'Once Upon a Time': Ginnifer Goodwin and Josh Dallas Discuss Their "Disney-esque" Duet

When the ABC drama's musical episode airs Sunday, Snow and Charming will be providing a much-appreciated dose of Disney nostalgia with "Powerful Magic."
Courtesy of ABC/Jack Rowand

Once Upon a Time’s much-anticipated musical episode is right around the corner, and it looks like the show is tapping into its Disney roots for inspiration.

Not only will fans get a blast from the past as ABC's Once Upon a Time revisits the events of the pilot, they’ll also get an infusion of Disney charm in the form of a duet between Prince Charming (Josh Dallas) and his blushing bride, Snow White (Ginnifer Goodwin).

Within the first few minutes of the episode, Snow and Charming wake up to a pretty wonky new world full of singing, providing the perfect launch for this musical episode and their triumphant duet, "Powerful Magic." As expected, the majority of the musical takes place in the flashbacks to the Enchanted Forest, before Regina’s dark curse hit, which paid off in a big way, according to Goodwin and Dallas.

“We needed to be able to lean in,” says Goodwin, “and I didn’t know that would be possible without singing songs that were lifted from historic Disney animated features. I mean, these composers are brilliant, and I felt that being in fairy-tale land meant that because we could be a bit more stylized, we could really dig our elbows in.”

“The canvas of the fairy-tale land of it all really lends itself to a musical landscape,” adds Dallas. “What I particularly loved about our number is that it felt like, out of all the numbers in the show, that it was the most Disney-esque.”

As for how the actors pulled off this larger-than-life event, the world may never know.

In between their regular shooting schedule, the actors had to meet for rehearsals, choreography and studio time, all while juggling shooting for previous episodes, making the production of this episode about 10 times more complicated than normal.

“We didn’t get any extra time,” says Dallas. “We still had the same amount of time that we have to shoot an episode, but there was just more work that we had to do on top of what we already were doing … while we were shooting the previous episode.”

While Dallas is a musical-theater pro, having a long history with theater and musicals, Goodwin was less sure about taking on the first sweeping musical number of the episode.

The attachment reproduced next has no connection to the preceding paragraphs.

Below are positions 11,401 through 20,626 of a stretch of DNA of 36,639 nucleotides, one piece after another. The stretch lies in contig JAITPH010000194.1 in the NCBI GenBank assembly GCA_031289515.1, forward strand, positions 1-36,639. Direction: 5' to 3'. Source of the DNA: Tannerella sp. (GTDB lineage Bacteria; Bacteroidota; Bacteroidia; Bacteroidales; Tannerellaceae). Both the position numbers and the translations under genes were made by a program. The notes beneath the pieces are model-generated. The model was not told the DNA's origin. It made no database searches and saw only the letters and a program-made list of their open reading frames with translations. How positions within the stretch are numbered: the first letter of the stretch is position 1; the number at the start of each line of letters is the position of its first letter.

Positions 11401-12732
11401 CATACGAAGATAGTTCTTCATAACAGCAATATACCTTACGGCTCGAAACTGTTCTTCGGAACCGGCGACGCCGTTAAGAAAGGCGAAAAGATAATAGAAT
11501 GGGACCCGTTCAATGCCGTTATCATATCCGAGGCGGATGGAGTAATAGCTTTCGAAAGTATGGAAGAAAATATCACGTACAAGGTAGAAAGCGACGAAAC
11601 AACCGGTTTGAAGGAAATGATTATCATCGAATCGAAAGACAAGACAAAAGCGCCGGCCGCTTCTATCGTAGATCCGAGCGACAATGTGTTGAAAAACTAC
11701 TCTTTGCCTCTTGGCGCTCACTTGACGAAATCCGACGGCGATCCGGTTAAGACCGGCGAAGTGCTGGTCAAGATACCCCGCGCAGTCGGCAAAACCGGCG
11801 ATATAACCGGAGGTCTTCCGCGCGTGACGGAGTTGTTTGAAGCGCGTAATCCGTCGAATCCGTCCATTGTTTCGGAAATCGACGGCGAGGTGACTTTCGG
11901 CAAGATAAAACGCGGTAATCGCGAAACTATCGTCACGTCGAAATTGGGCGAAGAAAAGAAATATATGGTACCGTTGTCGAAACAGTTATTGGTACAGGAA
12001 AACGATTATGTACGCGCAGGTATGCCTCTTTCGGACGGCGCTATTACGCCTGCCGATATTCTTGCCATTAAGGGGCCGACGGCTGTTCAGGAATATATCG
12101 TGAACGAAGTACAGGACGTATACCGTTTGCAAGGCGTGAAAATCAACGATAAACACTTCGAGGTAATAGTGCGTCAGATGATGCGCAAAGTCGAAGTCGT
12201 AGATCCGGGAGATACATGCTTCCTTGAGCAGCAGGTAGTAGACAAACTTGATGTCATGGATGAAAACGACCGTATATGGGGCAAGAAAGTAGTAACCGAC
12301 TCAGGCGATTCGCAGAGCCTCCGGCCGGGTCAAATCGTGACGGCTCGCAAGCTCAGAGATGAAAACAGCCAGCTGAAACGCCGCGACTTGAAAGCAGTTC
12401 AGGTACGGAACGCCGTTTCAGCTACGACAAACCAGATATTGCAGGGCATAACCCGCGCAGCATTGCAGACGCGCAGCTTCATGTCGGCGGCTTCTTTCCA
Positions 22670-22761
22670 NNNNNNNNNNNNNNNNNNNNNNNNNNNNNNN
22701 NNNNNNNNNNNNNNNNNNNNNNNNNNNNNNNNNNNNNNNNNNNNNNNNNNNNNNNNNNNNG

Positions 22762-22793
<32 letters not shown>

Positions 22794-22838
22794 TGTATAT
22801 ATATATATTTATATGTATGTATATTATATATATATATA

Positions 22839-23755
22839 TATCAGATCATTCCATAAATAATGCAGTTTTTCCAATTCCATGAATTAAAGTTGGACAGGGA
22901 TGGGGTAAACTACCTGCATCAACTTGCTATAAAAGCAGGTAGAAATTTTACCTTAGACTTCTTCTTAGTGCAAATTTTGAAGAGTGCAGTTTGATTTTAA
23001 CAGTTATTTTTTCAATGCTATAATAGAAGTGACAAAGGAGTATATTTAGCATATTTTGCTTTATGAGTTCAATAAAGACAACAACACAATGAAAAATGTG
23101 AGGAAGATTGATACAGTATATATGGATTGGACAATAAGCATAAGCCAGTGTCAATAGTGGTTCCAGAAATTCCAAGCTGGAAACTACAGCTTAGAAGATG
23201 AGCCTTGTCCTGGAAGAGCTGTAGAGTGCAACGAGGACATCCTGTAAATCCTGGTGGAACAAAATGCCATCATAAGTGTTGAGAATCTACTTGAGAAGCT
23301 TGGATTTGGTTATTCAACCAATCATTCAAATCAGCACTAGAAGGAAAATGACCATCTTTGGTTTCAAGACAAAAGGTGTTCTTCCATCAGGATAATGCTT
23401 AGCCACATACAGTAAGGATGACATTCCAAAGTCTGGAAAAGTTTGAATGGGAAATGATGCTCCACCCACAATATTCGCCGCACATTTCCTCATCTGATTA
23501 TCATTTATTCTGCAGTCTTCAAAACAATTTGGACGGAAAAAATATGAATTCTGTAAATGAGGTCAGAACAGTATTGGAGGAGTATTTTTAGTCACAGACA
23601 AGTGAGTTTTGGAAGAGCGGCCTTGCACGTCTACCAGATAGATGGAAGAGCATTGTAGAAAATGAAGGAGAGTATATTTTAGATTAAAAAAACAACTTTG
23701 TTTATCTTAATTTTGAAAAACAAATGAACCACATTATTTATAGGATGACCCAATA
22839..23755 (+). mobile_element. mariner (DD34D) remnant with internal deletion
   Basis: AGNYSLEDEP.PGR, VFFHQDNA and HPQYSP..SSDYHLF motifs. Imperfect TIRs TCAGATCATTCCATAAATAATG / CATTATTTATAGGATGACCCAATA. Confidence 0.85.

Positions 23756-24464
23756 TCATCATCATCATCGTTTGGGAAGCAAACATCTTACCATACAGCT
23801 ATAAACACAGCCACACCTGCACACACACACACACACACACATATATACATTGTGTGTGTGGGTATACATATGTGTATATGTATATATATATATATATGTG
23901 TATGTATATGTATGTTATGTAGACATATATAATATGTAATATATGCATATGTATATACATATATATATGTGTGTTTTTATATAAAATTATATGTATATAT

“I’m terrified of singing — like seriously terrified of singing — and had always said, 'Yeah, I’d love to do a musical,' because truthfully, I thought it would never happen,” said Goodwin during a recent screening, which THR attended. “They did say, ‘You’re going to do a musical episode, how do you feel about it?’ And I said, ‘I feel like if you put me in the background with jazz hands, I will serve the story very well.’ But that’s not what happened.”

Luckily for Goodwin, what sounds like a relatively painless recording and rehearsal process was made possible by the brilliance of songwriters Alan Zachary and Michael Weiner.

“Alan and Michael made that whole process just so great,” says Dallas. “When we were in the prerecords of it, it was so easy, and they’re so enthusiastic. … They are serious fans, and they know the show very, very well.”

Goodwin also praised the songwriters' ability to weave the musical elements into an episode in an organic way that felt right for the typically fast pace of a Once episode.

“I don’t feel like we ever stopped the story to break out into song and dance,” says Goodwin. “I felt that this was always carrying the narrative further. The thing that I don’t like, frankly, about most musicals, is I feel like, 'OK, now I have to stop and watch people be very self-indulgent,' as opposed to watching the story continue. I felt like you needed these songs in this script to keep the story moving forward. I loved taking part in that.”

These same elements might have fans laughing at the absurdity of a wish that forces everyone to sing during climactic events and meetings, but the hilarity is well worth it if it means watching Regina (Lana Parrilla) get her own Disney villain number or Hook (Colin O’Donoghue) sing about swashbuckling pirates and revenge. (Watch that, above.)

Once Upon a Time airs Sundays at 8 p.m. on ABC.

comments powered by Disqus